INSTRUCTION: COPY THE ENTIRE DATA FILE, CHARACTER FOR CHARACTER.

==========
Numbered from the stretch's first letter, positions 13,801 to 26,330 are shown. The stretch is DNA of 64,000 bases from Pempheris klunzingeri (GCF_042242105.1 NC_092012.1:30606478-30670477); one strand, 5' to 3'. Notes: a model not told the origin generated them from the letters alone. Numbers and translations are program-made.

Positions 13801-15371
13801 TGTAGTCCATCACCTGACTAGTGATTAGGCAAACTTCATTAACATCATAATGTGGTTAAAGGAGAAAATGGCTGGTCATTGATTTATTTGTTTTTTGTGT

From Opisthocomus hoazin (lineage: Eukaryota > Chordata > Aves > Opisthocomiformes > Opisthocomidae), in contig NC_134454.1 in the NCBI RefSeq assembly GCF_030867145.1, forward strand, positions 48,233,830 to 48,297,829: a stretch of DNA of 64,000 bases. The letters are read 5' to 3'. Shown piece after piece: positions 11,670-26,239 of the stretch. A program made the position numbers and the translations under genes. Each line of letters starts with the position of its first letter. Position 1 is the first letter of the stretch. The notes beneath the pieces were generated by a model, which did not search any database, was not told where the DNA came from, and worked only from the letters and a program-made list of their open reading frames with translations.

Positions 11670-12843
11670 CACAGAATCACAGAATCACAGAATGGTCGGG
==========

Numbered from the stretch's first letter, positions 13,801 to 26,330 are shown. The stretch is DNA of 64,000 bases from Pempheris klunzingeri (GCF_042242105.1 NC_092012.1:30606478-30670477); one strand, 5' to 3'. Notes: a model not told the origin generated them from the letters alone. Numbers and translations are program-made.

Positions 13801-15371
13801 TGTAGTCCATCACCTGACTAGTGATTAGGCAAACTTCATTAACATCATAATGTGGTTAAAGGAGAAAATGGCTGGTCATTGATTTATTTGTTTTTTGTGT

From Opisthocomus hoazin (lineage: Eukaryota > Chordata > Aves > Opisthocomiformes > Opisthocomidae), in contig NC_134454.1 in the NCBI RefSeq assembly GCF_030867145.1, forward strand, positions 48,233,830 to 48,297,829: a stretch of DNA of 64,000 bases. The letters are read 5' to 3'. Shown piece after piece: positions 11,670-26,239 of the stretch. A program made the position numbers and the translations under genes. Each line of letters starts with the position of its first letter. Position 1 is the first letter of the stretch. The notes beneath the pieces were generated by a model, which did not search any database, was not told where the DNA came from, and worked only from the letters and a program-made list of their open reading frames with translations.

Positions 11670-12843
11670 CACAGAATCACAGAATCACAGAATGGTCGGG